- Lamps Plus, the lighting retailer with more than three dozen U.S. locations, added a feature enabling shoppers to get order status updates from digital channels like Facebook Messenger, Amazon Alexa and Google Assistant, according to a press release. Linc Global provided the artificial intelligence (AI) technology to handle customer interactions through chat apps.
- Linc’s platform enables real-time updates by email and SMS, along with chatbot interactions on Messenger and voice assistance from Alexa and Google Assistant. The platform also can gather feedback from customers about their experience with Lamps Plus, which the company can then use to improve future operations.
- The technology improves customer service while cutting costs, Angela Hsu, senior vice president of internet business and marketing at Lamps Plus, said in the release. Linc’s platform reduces the need for more expensive human customer service reps to manually handle questions about shipments.
Developing chatbots can be prohibitively expensive for some companies, but this news points to how AI-enabled technology is becoming more widely available through partnerships with companies like Linc Global. Chatbots have been maligned for not being very useful or wasting people’s time with clunky conversations. But one promise of AI is that chatbots can learn from past interactions to fine-tune how they behave in the future. That’s especially true for more simple interactions with customers like checking the delivery status of online orders.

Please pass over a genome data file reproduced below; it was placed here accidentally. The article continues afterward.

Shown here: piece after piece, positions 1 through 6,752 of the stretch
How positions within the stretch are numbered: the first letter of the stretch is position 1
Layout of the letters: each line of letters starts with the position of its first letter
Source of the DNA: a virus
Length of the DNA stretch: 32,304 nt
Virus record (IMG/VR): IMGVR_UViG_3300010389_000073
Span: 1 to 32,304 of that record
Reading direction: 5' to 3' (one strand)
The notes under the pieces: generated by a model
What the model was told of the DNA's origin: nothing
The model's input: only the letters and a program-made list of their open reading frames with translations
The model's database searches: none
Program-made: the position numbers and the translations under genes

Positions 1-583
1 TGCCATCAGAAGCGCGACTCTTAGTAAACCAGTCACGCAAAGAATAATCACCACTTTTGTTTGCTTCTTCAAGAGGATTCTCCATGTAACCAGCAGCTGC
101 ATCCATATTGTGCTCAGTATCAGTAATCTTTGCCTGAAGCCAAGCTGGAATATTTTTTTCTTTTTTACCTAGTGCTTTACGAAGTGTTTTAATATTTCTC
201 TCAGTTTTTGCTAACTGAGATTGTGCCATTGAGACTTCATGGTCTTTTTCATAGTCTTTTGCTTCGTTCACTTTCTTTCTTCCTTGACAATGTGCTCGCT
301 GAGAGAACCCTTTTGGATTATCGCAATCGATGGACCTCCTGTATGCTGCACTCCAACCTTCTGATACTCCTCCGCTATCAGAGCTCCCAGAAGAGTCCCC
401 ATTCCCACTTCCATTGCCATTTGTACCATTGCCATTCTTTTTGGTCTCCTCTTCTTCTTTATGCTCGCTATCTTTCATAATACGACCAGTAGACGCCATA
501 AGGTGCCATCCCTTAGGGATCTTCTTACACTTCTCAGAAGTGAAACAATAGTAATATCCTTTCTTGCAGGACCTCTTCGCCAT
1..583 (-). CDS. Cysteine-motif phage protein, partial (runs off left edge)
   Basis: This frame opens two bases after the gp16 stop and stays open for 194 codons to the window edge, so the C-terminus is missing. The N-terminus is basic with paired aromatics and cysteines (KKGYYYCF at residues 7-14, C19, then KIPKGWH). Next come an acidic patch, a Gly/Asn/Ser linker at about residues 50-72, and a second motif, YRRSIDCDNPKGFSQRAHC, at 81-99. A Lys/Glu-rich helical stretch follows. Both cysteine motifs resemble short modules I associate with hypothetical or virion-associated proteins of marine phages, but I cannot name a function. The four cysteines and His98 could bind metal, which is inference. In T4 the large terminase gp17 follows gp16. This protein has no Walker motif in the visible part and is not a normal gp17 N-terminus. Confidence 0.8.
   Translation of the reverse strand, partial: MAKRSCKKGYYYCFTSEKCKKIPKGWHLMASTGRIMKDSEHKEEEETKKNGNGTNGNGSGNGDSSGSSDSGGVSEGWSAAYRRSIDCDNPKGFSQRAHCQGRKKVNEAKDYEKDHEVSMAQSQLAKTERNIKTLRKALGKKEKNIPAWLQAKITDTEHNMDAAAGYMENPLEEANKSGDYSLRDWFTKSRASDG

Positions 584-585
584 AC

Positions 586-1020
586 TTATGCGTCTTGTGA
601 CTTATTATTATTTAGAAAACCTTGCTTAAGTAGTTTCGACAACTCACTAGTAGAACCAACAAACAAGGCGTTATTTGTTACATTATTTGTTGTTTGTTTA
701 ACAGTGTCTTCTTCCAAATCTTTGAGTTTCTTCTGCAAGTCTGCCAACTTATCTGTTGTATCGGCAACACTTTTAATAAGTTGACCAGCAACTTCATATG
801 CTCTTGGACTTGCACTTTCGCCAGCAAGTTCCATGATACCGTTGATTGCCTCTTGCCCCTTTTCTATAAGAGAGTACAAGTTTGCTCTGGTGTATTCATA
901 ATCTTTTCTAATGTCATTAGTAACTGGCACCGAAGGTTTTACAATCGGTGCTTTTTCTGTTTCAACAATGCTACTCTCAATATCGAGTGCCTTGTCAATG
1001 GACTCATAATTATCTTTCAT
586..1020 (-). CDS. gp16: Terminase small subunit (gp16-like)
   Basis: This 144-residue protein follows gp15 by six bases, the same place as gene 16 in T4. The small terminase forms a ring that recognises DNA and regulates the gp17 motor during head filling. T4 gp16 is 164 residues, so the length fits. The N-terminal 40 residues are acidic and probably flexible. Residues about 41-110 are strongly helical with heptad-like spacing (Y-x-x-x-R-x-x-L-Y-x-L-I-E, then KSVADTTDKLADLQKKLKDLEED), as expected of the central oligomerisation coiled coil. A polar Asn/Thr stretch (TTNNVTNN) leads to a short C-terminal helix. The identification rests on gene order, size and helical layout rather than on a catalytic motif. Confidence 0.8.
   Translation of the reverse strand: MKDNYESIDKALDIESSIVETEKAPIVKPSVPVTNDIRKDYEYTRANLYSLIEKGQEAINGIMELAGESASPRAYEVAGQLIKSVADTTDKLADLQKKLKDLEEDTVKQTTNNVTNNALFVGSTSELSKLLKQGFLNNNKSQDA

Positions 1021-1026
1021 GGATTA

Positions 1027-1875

Tech giants such as Amazon, Apple, Facebook, Google, Microsoft and Samsung are developing their chat platforms to handle a wider variety of features and offer more fluid, natural conversations between humans and machines. Recently, Facebook said it plans to develop Messenger into a consumer support channel that businesses of all sizes can use to interact with their customers, while Apple plans to add Business Chat to the next version of its mobile operating system.
Chatbots are forecast to save companies more than $8 billion a year by 2022, up from $20 million in 2017, Juniper Research estimates in a study. The technology still has to overcome resistance from some consumers who are late to adopt the tech and don’t find much value in conversing with a repackaged script. Less than half (48%) of marketers said current two-way communications platforms could meet their needs, including social media, messaging apps and chatbots, a study by LiveWorld found.